By Jenna Becker
A data privacy lawsuit against the University of Chicago Medical Center and Google was recently dismissed, demonstrating the difficulty of pursuing claims against hospitals that share patient data with tech companies.
Patient data sharing between health systems and large software companies is becoming increasingly common as these organizations chase the potential of artificial intelligence and machine learning in healthcare. However, many tech firms also own troves of consumer data, and these companies may be able to match up “de-identified” patient records with a patient’s identity.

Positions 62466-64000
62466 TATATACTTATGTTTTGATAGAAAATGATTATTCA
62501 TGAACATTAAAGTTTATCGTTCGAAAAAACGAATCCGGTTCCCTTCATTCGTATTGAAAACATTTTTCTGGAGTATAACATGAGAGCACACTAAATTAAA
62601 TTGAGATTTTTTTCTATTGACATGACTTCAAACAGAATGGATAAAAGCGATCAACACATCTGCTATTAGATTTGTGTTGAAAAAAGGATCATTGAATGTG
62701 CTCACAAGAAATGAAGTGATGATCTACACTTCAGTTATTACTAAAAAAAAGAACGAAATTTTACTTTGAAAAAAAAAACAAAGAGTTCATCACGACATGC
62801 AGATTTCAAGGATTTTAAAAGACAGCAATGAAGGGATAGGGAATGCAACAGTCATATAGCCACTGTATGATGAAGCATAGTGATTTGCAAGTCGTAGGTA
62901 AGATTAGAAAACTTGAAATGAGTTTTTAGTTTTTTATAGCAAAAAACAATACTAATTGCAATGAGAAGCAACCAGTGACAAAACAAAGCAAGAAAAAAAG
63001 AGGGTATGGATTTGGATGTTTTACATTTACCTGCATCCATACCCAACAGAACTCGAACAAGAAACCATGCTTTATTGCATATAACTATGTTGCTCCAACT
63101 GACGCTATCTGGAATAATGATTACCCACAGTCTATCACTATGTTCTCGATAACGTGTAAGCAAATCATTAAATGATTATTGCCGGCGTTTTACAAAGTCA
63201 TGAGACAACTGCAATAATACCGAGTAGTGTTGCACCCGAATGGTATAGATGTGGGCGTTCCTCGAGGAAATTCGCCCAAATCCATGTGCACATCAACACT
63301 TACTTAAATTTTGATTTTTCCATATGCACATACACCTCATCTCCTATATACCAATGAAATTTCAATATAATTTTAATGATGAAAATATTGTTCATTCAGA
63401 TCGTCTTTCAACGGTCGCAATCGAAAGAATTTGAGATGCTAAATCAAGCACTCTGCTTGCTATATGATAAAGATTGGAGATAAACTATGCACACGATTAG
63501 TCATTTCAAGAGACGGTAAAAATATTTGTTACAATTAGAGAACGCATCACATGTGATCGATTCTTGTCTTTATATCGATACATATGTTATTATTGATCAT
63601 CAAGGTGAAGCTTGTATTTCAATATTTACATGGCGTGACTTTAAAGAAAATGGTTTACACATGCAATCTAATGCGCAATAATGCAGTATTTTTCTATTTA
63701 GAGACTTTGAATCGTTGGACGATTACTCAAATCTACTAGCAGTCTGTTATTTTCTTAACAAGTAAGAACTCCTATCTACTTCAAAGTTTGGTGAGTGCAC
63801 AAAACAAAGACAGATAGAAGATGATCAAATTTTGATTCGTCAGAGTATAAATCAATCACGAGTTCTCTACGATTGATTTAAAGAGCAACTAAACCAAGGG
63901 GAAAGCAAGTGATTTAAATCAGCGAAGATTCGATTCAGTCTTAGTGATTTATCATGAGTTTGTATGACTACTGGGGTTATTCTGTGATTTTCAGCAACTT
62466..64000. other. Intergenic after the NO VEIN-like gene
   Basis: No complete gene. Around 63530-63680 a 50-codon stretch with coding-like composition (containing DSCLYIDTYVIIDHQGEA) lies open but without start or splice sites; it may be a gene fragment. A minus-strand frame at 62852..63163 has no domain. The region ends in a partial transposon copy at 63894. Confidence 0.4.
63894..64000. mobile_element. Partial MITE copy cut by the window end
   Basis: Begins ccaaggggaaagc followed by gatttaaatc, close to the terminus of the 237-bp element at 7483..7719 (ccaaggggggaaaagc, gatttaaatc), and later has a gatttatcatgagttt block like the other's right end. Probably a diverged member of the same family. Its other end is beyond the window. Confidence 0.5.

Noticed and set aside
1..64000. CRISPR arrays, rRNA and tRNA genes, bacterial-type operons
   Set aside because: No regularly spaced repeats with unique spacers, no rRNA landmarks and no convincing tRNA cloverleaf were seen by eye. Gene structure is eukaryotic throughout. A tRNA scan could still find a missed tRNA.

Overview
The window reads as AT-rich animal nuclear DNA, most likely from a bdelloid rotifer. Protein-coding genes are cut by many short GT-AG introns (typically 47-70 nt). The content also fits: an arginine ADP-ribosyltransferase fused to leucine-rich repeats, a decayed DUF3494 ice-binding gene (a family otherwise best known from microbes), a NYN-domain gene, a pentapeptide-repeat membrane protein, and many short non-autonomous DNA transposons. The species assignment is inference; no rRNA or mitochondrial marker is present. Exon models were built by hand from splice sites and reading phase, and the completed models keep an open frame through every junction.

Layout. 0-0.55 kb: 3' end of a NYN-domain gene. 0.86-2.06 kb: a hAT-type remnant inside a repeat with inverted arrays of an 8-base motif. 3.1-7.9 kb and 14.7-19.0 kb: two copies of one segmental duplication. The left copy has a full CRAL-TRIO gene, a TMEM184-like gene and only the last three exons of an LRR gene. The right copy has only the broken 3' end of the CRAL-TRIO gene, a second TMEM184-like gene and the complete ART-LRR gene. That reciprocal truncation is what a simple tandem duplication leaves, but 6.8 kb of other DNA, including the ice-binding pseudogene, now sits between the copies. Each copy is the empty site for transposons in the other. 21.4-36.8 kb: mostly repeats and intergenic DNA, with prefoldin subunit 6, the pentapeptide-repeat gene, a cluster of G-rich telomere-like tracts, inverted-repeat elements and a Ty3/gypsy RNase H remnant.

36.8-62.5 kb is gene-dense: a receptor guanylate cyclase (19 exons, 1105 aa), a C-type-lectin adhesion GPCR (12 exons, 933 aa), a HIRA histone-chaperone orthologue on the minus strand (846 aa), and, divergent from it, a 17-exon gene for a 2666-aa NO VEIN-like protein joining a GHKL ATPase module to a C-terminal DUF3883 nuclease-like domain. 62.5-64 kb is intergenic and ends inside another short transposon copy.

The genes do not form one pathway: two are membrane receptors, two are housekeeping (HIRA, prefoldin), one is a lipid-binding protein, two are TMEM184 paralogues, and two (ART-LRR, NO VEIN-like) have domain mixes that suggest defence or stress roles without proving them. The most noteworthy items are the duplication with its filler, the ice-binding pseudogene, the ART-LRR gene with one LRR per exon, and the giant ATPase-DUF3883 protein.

Scholars, privacy advocates, and lawmakers have argued that HIPAA is inadequate in the current landscape. Dinerstein v. Google is a clear reminder that both HIPAA and contract law are insufficient for handling these types of privacy violations. Patients are left seemingly defenseless against their most personal information being shared without their meaningful consent.